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Noble Warrior: The Story of Maj. Gen. James E. Livingston, USMC (Ret.), Medal of Honor

by James E. Livingston, Colin D. Heaton and Anne-Marie Lewis, Zenith Press, 2010

A former U.S. Army soldier and Marine Scout Sniper—during which he first made the acquaintance of James E. Livingston— Colin E. Heaton has written widely on an international cast of veterans going back as far as the Anglo-Boer War. In Noble Warrior, however, he and co-author Anne-Marie Lewis confine their efforts to editing while letting their subject do the talking. This retired Marine Maj. Gen. Livingston has earned the right to do, by acts of leadership and self-sacrificing valor during the relatively little known Battle of Dai Do that led to his being awarded the Medal of Honor.

The climactic engagement of the North Vietnamese follow-up to the 1968 Tet Offensive that the Americans called “MiniTet,” the Dai Do fight occurred when 800 men of 2nd Battalion, 4th Marine Regiment, moved to pre-empt a North Vietnamese Army threat to the Marine base at Dong Ha on April 30, and slammed directly into the headquarters area of the NVA’s 320th Division. Then-Captain Livingston, whose policy of continuous rigorous training paid off for his Echo Company, provides a compelling blow-by-blow account of the three-day battle, weaving from the “big picture” of the overall fighting to the “little picture” of his officers and men in action. He emphasizes that the deeds for which he and Major Jay R. Vargas of Golf Company received Medals of Honor were part of a team effort by virtually all Marines involved. Adding further dimension to his narrative—and providing added perspectives on his contribution—are numerous sidebars giving firsthand accounts from his embattled comrades-in-arms.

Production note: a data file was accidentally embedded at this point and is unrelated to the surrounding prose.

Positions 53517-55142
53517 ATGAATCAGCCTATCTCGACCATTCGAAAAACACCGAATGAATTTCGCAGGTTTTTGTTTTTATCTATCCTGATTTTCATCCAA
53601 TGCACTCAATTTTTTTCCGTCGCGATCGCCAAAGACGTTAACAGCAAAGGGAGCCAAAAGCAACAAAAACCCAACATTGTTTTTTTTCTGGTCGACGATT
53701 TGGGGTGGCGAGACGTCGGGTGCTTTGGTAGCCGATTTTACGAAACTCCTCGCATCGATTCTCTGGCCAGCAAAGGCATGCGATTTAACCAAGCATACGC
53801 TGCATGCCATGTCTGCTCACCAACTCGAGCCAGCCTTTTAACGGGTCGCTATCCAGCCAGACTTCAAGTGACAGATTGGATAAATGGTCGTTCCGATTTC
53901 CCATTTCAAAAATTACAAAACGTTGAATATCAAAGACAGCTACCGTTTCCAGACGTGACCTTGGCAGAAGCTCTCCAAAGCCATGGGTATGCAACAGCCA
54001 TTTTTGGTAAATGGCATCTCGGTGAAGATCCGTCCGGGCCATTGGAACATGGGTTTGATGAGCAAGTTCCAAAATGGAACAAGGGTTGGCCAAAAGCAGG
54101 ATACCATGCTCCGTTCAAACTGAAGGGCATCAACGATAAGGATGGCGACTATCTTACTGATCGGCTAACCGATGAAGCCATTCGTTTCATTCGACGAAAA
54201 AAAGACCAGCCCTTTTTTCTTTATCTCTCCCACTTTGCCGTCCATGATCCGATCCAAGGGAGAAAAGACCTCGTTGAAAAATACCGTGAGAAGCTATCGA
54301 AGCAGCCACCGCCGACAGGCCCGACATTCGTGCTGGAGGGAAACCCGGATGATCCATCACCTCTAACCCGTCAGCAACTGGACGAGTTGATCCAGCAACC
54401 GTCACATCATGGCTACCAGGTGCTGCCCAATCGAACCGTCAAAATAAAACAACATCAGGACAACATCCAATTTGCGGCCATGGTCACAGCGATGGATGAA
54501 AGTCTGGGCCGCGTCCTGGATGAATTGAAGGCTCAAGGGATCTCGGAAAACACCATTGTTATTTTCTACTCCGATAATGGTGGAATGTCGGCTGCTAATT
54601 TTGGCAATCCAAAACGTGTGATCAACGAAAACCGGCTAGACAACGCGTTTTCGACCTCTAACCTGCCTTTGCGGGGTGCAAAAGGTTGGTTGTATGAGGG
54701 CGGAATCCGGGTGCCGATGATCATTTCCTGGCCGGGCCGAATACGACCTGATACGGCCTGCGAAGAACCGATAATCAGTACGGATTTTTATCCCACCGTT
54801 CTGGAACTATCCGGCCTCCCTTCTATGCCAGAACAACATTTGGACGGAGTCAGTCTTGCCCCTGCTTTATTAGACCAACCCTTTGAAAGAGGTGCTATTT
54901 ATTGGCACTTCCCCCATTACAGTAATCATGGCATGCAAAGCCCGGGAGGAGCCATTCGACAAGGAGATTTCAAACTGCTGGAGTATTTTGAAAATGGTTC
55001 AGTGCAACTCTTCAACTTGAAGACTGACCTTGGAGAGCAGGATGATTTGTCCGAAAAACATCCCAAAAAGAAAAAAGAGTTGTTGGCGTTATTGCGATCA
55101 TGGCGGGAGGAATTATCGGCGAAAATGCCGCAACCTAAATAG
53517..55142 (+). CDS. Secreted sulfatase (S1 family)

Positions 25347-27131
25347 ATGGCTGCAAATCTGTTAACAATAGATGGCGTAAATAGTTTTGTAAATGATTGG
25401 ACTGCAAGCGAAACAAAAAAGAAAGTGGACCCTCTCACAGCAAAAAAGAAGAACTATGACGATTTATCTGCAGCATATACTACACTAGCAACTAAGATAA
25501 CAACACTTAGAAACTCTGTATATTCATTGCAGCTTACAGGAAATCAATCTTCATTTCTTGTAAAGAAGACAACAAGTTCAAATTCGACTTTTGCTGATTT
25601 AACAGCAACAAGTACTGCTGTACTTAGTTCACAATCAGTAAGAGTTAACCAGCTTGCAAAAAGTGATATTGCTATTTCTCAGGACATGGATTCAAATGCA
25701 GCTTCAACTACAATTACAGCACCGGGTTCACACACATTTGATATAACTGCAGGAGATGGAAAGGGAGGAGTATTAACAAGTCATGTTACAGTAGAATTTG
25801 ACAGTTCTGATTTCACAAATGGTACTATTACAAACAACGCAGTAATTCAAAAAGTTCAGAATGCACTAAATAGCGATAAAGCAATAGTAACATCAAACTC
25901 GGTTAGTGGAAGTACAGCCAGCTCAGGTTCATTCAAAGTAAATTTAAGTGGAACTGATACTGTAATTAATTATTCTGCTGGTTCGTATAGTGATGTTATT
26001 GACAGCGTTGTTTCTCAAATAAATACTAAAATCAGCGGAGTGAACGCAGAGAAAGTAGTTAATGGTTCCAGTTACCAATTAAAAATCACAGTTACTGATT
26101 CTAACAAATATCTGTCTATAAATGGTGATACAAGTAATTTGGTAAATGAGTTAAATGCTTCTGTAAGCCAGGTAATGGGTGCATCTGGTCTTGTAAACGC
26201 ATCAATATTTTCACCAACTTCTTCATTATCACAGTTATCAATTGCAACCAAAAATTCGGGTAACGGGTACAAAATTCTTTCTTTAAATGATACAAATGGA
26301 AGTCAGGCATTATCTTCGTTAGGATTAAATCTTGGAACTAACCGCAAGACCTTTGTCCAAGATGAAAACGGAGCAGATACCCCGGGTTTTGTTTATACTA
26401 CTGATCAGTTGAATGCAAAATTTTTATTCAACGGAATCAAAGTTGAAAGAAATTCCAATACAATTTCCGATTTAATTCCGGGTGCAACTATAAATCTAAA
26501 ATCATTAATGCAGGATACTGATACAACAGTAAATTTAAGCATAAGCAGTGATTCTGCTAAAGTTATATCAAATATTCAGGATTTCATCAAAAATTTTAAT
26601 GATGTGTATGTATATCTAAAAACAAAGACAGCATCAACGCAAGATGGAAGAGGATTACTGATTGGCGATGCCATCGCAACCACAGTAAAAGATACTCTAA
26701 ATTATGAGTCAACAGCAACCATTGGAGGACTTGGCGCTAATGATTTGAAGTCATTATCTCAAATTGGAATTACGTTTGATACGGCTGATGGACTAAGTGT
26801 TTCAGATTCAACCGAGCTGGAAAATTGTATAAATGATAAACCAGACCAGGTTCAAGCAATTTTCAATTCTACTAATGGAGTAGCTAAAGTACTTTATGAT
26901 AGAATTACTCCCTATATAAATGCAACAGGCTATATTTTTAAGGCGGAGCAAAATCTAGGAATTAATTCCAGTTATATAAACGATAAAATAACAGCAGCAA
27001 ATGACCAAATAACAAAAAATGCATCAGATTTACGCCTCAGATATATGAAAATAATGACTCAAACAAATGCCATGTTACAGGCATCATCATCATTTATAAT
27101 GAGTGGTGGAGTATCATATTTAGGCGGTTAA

The ultimate result in Livingston’s afteraction assessment was a bloody defeat for the Communists that may have prevented their overrunning Dong Ha, and which ended major NVA offensive operations until 1972. In retrospect, he remains critical of adjacent American and South Vietnamese forces for inadequately supporting his hard-pressed battalion and for failing to move to entrap and destroy the 320th Division when they had the chance.

Still, Livingston admits that the nature of the meeting engagement took his higher command by surprise—and discovered, after comparing notes with former enemies after the war, that “none of them seemed to have really been aware of our disposition, illustrating that the classic fog of war cuts both ways.” He concludes, “This was Custer’s last stand for both of us,” which accounted for Dai Do being the mutually bloody affair it was.

After recovering from two wounds from grenade fragments and the 12.7mm hit that fractured his right thigh bone at Dai Do, Livingston went on to command Marines in the evacuation of Saigon in 1975 and to aid Philippine government forces against their own Communist guerrillas in the late 1980s.

David Livingston remains the lifelong Marine, which he maintains is largely the foundation of his values and outlook. Coauthor/editor Heaton prefaces each chapter with a quote from a historic figure. Curiously, the last one comes from Léon Degrelle, a Belgian fascist who led a brigade of Waffen SS volunteers on the Russian front in World War II. His statement on the importance of hard training is quite in line with Livingston’s own philosophy, but one has to wonder how General Livingston feels about ending his autobiography with an “endorsement” from a man of whom Adolf Hitler once said, “If I had a son, I would want him to be like Degrelle.”


Originally published in the February 2011 issue of Vietnam Magazine. To subscribe, click here